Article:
5.2 Psychology And Criminality:

                 The Psychoanalytic theory of criminality attributes delinquent and criminal behavior to conscience that is either so overbearing that it arouses feelings of guilty or so weak that it can not control the individuals impulses and to a need for immediate gratification. Sigmund Freud, the founder of psychoanalysis, suggested that criminality may result from an overactive conscience that results in excessive guilty feelings. In treating patients he noticed that those who were suffering from unbearable guilty committed crimes in order to be apprehended and punished. The psychoanalytic approach is still one of the most prominent explanations for both normal and a social functioning. Three basic principles still appeal to psychologists who study criminality:

  • The actions and behavior of an adult are understood in terms of childhood development.
  • Behavior and unconscious motives are intertwined, and their action must be unraveled if we are to understand criminality.
  • Criminality is essential a representation of psychological conflict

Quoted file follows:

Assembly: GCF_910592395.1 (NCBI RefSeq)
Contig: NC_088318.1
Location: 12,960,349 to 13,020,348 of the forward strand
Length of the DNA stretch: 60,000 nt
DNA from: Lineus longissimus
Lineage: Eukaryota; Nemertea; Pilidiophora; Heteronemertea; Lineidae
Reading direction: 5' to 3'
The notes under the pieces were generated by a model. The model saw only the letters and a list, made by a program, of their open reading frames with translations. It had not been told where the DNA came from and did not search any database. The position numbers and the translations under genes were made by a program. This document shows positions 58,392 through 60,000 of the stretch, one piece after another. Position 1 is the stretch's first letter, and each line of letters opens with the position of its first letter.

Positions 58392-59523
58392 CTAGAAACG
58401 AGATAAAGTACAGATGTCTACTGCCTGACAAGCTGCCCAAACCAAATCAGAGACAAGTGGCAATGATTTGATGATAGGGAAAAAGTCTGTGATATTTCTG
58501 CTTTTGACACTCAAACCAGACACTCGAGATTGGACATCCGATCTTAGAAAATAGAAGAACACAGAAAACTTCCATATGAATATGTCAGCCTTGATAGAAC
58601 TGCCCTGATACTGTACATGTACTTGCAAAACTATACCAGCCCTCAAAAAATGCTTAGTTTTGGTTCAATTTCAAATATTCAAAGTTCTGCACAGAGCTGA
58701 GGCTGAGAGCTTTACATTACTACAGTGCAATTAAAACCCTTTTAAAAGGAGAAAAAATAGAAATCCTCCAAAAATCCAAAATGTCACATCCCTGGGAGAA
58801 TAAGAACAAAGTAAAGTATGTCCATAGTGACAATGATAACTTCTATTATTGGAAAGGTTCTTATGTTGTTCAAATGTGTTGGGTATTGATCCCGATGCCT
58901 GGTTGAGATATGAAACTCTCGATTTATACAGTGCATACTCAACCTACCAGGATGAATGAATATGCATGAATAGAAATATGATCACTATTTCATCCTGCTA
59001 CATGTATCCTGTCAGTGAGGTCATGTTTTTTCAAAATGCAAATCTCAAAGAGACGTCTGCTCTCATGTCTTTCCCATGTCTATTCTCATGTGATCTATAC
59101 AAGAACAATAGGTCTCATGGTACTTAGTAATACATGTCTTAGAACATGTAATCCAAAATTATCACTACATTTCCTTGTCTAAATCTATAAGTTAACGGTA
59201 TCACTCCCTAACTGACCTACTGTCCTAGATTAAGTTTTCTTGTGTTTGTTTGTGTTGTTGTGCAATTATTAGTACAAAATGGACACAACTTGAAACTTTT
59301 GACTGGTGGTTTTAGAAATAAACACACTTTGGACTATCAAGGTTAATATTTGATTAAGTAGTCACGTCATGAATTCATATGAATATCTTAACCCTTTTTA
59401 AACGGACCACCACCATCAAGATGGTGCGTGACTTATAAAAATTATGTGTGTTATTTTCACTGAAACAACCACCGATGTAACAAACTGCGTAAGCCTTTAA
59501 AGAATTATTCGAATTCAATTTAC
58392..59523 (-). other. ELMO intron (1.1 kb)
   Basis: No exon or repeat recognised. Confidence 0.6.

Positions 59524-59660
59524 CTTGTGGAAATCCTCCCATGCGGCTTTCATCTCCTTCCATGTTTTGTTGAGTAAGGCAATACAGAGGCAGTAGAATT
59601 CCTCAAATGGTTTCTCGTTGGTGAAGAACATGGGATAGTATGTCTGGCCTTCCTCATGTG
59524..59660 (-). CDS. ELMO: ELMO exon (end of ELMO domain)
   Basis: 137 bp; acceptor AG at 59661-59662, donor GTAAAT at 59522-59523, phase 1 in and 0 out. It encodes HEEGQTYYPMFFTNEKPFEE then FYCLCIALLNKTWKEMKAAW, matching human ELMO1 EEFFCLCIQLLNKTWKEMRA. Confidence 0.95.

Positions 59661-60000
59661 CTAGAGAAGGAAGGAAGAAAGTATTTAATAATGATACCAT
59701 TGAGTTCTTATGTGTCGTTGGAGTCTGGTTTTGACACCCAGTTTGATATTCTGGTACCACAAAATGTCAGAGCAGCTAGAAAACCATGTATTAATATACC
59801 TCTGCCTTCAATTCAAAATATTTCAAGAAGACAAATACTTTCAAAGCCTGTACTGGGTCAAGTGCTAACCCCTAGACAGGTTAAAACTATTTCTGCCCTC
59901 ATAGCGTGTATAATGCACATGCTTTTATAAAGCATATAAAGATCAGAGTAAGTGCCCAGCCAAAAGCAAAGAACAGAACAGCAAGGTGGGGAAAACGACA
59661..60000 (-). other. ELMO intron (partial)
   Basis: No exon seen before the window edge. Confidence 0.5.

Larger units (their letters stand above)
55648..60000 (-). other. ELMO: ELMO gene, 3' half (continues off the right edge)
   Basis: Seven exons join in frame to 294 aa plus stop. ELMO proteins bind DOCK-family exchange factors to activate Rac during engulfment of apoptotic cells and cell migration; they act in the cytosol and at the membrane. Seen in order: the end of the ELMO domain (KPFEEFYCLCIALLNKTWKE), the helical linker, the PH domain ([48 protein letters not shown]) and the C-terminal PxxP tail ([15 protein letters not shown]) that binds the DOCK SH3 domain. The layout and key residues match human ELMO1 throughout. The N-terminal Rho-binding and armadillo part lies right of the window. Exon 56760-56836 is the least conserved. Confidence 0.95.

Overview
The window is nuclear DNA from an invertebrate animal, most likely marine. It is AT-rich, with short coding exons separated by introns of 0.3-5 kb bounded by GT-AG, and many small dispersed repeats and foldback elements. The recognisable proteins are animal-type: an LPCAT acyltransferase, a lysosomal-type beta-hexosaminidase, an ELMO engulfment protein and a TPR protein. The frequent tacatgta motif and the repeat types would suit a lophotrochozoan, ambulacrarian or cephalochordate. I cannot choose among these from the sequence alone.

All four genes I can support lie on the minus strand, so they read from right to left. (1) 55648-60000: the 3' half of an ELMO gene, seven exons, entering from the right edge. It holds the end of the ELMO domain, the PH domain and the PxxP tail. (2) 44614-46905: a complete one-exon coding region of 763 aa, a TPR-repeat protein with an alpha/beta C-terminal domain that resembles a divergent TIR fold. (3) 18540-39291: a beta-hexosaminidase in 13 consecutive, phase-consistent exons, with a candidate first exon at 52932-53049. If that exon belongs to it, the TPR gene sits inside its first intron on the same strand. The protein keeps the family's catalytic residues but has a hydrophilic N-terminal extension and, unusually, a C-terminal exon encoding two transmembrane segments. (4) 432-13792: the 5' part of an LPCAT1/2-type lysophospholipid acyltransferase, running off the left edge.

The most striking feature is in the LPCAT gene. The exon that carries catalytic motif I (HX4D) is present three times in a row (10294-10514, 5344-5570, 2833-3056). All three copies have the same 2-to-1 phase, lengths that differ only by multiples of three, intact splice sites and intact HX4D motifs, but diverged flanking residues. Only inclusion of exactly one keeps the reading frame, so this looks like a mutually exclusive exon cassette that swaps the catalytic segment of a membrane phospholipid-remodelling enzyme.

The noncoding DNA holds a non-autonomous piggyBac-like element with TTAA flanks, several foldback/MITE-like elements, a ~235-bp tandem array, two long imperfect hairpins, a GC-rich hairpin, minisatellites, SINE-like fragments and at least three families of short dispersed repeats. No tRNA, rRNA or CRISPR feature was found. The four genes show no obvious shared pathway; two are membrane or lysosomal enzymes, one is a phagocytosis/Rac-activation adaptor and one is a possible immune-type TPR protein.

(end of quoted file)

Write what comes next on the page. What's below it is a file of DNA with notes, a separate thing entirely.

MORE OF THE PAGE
Notwithstanding their appeal psychoanalytic treatment techniques, devised to address these principles have been controversial since there introduction by Sigmund Freud and his disciples. The controversy has involve question concerning improvement following treatment and perhaps more important, the very validity of the hypothetical conflicts that the treatment presupposes.

Moral development: 

The psychologist Lawerance Kohlbrrg, who pioneered this theory, has found that moral reasoning develops in three stages. In the first preconventional stage, children moral rules and moral values consist of the do’s and don’t that avoid punishment.A desire to avoid punishment and a belief in the superior power of authorities are thee two central reasons for doing what is right. According to this theory, children under the age of 9 to 11 usually reason at this preconventional level. They think, in effect, “if I steal, what are my chances of getting caught and punished?”

Adolescents typically reason at the conventional level. At this level, individuals believe in and have adopted the values and rules of society. Finally, at the post conventional level, individuals critically examine customs and socials rules according to their own sense of universal human rights, moral principles, and duties. According to Kohlberg and his colleagues, most delinquents and criminals reason at the preconventional level. Low moral development or preconventional reasoning alone however does not result in criminality. Other factors such as the significant social bonds may play a part.

 

Carter floyd j vs us ( june 12, 2000) Retrieved on 02-08-10

Associated press 17 october 2006

 

 

Learning aggressive and violence: